India's WiMax Camp Wants Intel's Support
In fact, the chairman of WiMAX Forum India, CS Rao, is so concerned that Qualcomm might procure the 2.3GHz spectrum and introduce TD-LTE technology, that he wants the WiMax world's chip giant, Intel Corp. (Nasdaq: INTC), to participate in the auction, too.
"Intel should come forward, as it has done in other countries," states Rao.
Speculation is already rife in the Indian communications market that Intel, which is well known for supporting WiMax developments worldwide, might consider an application to participate in the auction before the deadline at the end of this week, but the company had not responded to our request for comment as this article was published.
Rao, though, is confident that India's service providers won't want to wait for TD-LTE to develop when they could use a tried and tested technology instead. "WiMax is already a mature technology with 500 networks in 140 countries. I believe that Indian operators are smart enough and will go for a better technology," Rao tells Light Reading Asia.
And he didn't stop there. Rao noted that "TD-LTE is not a mature technology," and expressed concern that any venture looking to deploy TD-LTE technology in the 2.3GHz band in India would have to wait for years before being able to offer commercial services and provide affordable devices. Such a move would "deprive about 15 million subscribers from using broadband, and that would be a major loss."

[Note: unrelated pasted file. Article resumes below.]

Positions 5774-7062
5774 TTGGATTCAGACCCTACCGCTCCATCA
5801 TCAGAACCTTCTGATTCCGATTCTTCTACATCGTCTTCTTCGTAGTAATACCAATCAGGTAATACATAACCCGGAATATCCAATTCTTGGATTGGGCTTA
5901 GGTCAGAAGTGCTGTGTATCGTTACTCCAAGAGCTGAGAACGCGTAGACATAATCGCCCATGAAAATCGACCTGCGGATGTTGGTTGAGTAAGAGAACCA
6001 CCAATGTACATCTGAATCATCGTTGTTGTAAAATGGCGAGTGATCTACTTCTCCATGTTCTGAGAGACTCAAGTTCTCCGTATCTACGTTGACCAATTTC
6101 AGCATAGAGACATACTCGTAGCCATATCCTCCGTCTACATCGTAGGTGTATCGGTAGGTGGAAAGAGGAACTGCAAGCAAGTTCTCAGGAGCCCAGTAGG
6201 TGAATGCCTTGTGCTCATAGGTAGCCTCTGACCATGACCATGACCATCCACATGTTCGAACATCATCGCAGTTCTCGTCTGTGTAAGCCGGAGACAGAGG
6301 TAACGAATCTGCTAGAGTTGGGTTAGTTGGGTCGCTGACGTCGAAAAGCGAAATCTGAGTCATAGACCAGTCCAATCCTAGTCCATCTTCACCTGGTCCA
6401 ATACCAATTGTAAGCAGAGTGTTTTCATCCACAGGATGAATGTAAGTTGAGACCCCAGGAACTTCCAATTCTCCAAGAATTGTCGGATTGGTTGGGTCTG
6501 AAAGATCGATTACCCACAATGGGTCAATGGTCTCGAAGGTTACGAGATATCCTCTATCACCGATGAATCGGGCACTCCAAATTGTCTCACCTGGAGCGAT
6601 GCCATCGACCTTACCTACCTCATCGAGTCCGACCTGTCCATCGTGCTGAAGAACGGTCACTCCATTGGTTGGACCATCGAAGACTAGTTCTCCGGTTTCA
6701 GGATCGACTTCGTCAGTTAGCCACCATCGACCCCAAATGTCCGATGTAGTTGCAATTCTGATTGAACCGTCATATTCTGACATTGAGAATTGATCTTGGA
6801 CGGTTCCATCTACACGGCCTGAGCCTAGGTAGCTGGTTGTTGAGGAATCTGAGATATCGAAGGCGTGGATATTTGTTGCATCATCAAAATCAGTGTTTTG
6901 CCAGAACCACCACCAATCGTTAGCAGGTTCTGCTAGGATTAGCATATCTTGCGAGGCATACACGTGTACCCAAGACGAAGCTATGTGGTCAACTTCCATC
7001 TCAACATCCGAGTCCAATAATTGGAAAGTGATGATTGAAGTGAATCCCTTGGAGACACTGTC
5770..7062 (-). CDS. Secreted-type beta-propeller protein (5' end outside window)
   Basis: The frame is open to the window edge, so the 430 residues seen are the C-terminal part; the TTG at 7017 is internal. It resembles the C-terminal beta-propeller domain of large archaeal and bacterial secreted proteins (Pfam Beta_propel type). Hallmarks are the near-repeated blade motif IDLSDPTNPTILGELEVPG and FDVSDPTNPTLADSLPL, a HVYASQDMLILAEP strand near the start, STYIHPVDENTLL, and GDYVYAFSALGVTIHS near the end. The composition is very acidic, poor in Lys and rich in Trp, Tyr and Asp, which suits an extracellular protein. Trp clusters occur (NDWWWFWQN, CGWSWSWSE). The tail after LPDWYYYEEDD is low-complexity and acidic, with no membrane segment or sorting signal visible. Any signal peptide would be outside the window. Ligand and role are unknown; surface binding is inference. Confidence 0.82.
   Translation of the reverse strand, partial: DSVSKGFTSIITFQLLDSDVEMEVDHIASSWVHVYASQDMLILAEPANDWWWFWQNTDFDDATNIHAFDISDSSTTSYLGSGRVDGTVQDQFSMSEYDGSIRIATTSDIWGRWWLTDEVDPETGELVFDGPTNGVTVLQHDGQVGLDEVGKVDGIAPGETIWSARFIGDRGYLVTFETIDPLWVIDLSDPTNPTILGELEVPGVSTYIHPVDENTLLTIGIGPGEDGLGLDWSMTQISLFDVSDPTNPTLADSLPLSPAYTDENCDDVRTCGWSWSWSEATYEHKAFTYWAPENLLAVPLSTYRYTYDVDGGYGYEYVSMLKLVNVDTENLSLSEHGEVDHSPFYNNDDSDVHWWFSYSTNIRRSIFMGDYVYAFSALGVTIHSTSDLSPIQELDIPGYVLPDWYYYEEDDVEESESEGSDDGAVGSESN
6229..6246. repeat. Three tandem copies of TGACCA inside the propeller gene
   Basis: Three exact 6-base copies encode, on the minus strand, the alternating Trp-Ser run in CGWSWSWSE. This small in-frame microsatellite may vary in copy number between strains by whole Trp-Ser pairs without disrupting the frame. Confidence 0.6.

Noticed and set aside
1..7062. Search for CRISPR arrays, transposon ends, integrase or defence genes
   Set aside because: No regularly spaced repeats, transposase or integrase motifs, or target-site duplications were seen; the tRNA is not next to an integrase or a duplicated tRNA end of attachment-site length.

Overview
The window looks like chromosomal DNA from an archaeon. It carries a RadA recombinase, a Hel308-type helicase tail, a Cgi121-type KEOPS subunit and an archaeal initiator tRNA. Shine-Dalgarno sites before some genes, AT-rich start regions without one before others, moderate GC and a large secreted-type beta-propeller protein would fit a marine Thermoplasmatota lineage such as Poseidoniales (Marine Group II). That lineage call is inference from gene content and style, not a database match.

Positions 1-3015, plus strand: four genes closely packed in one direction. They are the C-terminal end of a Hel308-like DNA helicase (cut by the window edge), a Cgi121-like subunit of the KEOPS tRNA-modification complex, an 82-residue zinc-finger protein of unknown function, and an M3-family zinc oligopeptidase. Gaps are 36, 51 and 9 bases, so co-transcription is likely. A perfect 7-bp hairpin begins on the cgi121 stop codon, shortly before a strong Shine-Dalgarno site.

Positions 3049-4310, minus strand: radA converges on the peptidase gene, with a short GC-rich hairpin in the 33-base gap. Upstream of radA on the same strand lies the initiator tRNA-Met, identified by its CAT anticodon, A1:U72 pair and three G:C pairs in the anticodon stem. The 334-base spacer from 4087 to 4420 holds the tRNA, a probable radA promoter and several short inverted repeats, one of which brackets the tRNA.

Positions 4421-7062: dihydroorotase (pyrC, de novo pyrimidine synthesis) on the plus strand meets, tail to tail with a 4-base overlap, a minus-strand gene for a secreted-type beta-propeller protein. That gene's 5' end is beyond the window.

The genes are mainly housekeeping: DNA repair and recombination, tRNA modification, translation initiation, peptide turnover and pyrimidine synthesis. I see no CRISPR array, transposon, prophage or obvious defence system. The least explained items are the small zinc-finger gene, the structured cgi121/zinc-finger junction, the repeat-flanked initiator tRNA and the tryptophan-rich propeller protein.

Fixed WiMax technology is already deployed in India, with around 50,000 users. Tata Communications Ltd. is promoting WiMax services, and has committed to spend around US$500 million rolling out Wimax capabilities during the next few years. Bharat Sanchar Nigam Ltd. (BSNL) is also already promoting WiMax, and is currently considering technology bids for a rollout of the technology in rural areas, according to The Economic Times.
— Gagandeep Kaur, India Editor, Light Reading